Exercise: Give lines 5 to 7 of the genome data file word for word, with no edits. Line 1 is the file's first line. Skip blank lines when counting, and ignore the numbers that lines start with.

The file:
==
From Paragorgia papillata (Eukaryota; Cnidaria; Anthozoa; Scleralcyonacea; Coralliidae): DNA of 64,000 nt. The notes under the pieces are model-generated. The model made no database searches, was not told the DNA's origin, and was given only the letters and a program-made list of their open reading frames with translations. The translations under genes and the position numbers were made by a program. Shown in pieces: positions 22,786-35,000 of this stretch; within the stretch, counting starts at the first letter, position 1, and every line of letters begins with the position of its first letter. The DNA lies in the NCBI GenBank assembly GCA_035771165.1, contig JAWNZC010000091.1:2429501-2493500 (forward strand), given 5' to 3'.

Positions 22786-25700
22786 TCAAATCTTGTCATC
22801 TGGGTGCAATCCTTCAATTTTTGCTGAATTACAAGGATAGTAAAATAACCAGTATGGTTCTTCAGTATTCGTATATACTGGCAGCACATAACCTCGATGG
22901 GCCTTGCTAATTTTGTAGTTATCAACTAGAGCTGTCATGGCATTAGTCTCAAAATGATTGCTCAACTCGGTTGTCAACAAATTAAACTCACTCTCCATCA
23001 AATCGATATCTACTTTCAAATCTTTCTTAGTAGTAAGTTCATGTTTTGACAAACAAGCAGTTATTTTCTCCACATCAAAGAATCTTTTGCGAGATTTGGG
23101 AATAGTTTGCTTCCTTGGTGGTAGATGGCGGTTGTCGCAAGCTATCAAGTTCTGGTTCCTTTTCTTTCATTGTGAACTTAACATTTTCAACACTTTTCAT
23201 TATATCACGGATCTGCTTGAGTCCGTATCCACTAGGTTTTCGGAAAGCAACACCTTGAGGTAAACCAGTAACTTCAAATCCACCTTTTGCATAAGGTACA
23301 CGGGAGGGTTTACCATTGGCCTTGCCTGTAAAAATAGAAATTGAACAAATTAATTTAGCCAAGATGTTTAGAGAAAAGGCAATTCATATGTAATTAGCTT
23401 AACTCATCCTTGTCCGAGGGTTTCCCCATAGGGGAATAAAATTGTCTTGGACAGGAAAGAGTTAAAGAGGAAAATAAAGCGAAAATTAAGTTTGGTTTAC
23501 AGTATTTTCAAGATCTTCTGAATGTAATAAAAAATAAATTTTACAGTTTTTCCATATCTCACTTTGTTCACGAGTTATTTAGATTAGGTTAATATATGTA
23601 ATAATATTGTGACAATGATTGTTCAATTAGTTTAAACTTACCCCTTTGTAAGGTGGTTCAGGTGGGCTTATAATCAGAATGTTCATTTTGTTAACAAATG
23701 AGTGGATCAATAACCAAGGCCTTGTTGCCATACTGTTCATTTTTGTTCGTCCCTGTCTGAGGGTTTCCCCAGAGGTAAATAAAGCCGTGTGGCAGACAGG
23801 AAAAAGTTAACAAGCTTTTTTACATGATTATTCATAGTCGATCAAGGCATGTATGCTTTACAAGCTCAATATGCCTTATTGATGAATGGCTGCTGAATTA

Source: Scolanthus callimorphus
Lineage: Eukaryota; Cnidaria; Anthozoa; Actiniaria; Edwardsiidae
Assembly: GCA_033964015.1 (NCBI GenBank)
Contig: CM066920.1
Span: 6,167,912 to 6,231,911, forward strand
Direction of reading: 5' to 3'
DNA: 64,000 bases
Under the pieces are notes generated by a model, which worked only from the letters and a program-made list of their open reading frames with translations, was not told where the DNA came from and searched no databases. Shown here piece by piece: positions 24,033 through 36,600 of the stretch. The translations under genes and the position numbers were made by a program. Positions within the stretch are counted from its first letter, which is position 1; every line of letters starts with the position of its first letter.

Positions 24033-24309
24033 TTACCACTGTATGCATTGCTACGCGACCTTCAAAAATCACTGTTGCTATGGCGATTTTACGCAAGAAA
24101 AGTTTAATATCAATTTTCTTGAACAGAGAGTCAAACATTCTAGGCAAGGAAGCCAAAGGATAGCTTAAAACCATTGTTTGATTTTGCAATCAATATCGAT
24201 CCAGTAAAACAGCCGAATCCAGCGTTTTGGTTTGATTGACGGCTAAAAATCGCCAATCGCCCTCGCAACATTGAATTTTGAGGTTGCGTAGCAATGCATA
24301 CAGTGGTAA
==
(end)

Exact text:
22901 GCCTTGCTAATTTTGTAGTTATCAACTAGAGCTGTCATGGCATTAGTCTCAAAATGATTGCTCAACTCGGTTGTCAACAAATTAAACTCACTCTCCATCA
23001 AATCGATATCTACTTTCAAATCTTTCTTAGTAGTAAGTTCATGTTTTGACAAACAAGCAGTTATTTTCTCCACATCAAAGAATCTTTTGCGAGATTTGGG
23101 AATAGTTTGCTTCCTTGGTGGTAGATGGCGGTTGTCGCAAGCTATCAAGTTCTGGTTCCTTTTCTTTCATTGTGAACTTAACATTTTCAACACTTTTCAT